No, it's not more cancer. At least not that I know of. New scans in a few weeks, so I'll have the answer to that then. I'm talking lymphedema. An uncomfortable at best, debilitating at worst, side effect from my double mastectomy and the removal of lymph nodes.
In a previous post I talked about worry, and how lymphedema was at the top of my worry list. Before I was officially diagnosed with inflammatory breast cancer (IBC), during that initial waiting period when you're supposed to stay away from Dr. Google and the hoards of Internet posters with so much conflicting information it makes your already spinning head feel like it's gonna pop off, I read a quote, "Worrying is like praying for what you don't want." It struck a chord with me then and helped change my view of worrying a bit. I stopped worrying as much as I used to, especially about the little things, but my worry about lymphedema never went away. So maybe my "prayers" were answered, or maybe, like cancer itself, the side effects, from mild to severe, are equally unpredictable.
I was understandably upset by this new diagnosis of lymphedema. It happened to be April Fool's Day and yes, part of me was hoping that this was just one colossal prank the universe was playing on me. But it's real and devastating to me. Especially because, like my cancer (IBC), the symptoms seemed to develop overnight (starting with a swollen thumb, then the next morning, moving up my arm. Plus a discoloration on my upper arm, from the pooling of fluid), giving me no time to process anything before jumping in to try to find treatments. What I did two years ago, and what I did on April 1st, was take to the Internet to try to find people who share my experience, to get stories, tips, and, most importantly, to know I'm not alone in this. While most people were more than willing to be helpful, I was shocked at a few responses that were downright mean. Telling me, "At least it's not a tumor," "Wow, sucks for you," "That's life." Yes, all true, but for the past two years I've had a shitstorm of cancer, treatment, meds, and side effects try to take me down at every turn. I was finally starting to get used to my "new normal" when bam, something tries to take me down again. And I'm upset about it. And I have every effing right to be.
I'm scared. I'm in pain. I don't know what to expect, and that makes me anxious. I'm 32 years old living with stage four inflammatory breast cancer, constant pain and exhaustion, and I just want it all to stop. With time, I have become accepting of my place in the cancer world (though I have my hissy-fits and pizza binges every now and then), and every new thing just rocks me to the core.
I like change -- it helps lead to growth, and to the opportunity to experience a more fulfilling existence. But too much change too fast just makes me want to bury my head in the sand, let the world go on with out me, and give up trying to play an active role in the direction my life takes. But that's not who I am at heart. I might take a day or two, but then I get up and look for what I can control in a world that seems to endlessly try to control every aspect of my life, physically and emotionally. Part of that means reaching out to others who have experience and trying to take their answers and mold them to work for my situation. Sometimes it works, sometimes it doesn't. But it's something to do, and I have to try.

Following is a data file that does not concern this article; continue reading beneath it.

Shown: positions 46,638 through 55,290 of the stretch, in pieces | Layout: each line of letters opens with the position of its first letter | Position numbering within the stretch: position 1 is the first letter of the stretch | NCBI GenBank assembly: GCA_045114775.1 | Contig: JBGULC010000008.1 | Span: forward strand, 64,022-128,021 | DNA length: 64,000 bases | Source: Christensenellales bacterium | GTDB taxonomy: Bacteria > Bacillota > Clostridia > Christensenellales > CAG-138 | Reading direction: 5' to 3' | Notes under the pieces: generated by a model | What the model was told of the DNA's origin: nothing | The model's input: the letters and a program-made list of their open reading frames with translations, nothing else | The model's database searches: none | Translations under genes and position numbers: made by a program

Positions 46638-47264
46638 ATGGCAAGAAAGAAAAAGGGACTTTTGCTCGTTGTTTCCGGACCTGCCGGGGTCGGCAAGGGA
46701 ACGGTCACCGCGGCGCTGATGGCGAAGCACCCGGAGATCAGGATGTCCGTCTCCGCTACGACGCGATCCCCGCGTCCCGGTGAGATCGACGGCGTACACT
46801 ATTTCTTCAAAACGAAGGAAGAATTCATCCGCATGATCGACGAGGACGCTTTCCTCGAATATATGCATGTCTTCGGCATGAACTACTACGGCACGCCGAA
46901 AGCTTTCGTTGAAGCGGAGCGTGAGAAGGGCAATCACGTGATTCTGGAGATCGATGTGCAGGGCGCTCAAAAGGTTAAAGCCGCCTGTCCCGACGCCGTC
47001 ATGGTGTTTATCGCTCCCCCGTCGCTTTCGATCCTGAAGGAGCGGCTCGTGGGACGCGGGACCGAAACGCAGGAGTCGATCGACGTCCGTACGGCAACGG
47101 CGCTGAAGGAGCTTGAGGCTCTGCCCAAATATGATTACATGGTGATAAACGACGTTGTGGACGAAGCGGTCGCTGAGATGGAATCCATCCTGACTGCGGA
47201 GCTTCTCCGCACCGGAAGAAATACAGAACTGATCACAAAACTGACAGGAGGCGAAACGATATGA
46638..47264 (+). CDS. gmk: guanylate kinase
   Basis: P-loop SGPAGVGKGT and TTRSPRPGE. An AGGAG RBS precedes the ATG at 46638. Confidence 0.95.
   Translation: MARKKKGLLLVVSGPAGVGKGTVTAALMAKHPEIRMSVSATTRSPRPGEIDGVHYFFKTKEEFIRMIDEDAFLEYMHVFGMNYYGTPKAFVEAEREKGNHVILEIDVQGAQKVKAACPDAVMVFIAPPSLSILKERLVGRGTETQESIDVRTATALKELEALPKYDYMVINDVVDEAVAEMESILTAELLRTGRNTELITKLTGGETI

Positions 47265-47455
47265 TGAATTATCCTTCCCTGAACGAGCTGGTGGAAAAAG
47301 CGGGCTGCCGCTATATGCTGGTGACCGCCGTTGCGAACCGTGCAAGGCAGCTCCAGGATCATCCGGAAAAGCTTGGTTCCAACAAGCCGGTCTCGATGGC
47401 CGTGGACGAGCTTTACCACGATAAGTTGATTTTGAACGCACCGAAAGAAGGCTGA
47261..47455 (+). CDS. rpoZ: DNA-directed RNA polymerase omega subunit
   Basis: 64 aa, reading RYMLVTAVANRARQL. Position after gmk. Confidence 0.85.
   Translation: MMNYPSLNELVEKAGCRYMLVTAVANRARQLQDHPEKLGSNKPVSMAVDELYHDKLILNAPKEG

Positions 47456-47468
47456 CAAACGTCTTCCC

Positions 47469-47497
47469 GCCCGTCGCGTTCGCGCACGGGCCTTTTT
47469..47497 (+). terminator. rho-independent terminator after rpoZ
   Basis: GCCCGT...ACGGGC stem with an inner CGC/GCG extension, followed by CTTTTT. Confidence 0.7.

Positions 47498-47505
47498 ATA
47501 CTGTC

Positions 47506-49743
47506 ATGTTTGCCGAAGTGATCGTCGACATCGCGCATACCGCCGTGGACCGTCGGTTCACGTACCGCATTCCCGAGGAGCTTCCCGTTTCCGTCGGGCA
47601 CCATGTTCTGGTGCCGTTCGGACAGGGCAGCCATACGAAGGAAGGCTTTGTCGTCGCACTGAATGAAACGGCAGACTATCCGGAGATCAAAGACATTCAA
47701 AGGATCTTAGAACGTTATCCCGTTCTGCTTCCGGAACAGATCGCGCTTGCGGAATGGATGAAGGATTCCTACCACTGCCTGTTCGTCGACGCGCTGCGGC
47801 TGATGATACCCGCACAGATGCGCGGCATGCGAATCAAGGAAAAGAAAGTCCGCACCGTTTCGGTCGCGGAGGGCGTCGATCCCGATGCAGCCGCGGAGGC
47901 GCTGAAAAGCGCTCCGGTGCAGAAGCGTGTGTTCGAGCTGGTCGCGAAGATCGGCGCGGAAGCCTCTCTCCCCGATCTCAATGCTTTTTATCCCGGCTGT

While yes, the diagnosis of lymphedema "could be worse," not acknowledging how flat-out sucky it is does a disservice to how strong we are as human beings, and our coping mechanisms and ability to deal with life when it gives us those lemons, and to all of the people out there who are already dealing with it. I have to believe I'll be okay, once I find a qualified lymphedema therapist who can help me try to tame the symptoms. I know I'll have to make changes, but I'll also be able to get back to doing, at least some, of the things I love -- just with some adjustments. But first, I have to respond to this new curve ball life has thrown at me. Just as I did when I was first diagnosed with IBC, and again when I had a double mastectomy, and a third time when my cancer spread, I need to mourn.
A change means saying hello to a new way of being, a new way of doing things, and goodbye to the old way. In order to fully transfer your energy to the new, you need properly detach yourself from the old. I need to mourn the loss of time. Time taken out of my life, out of my daily schedule that made me feel "normal" again, to get treatment, to add in even more doctor's appointments, to work up the nerve to ask my friends to take an even more active role in helping me live my life, while I take a step back. Mourning the opportunity to dictate when and how I want to spend my time. Mourning one of the only parts of my body that I didn't experience pain in. Mourning the loss of yet another new normal.
But, like everything else, the mourning period will end and I'll move forward and find another new normal (this will be #4, but who's counting?). I look forward to getting to a place where I can share my experience and help others with their diagnosis of lymphedema. I look forward to getting outside, now that winter is over (it is over right? Please, please tell me it's over!), and getting back to spending my days with nature and the things that make me feel like, well, me.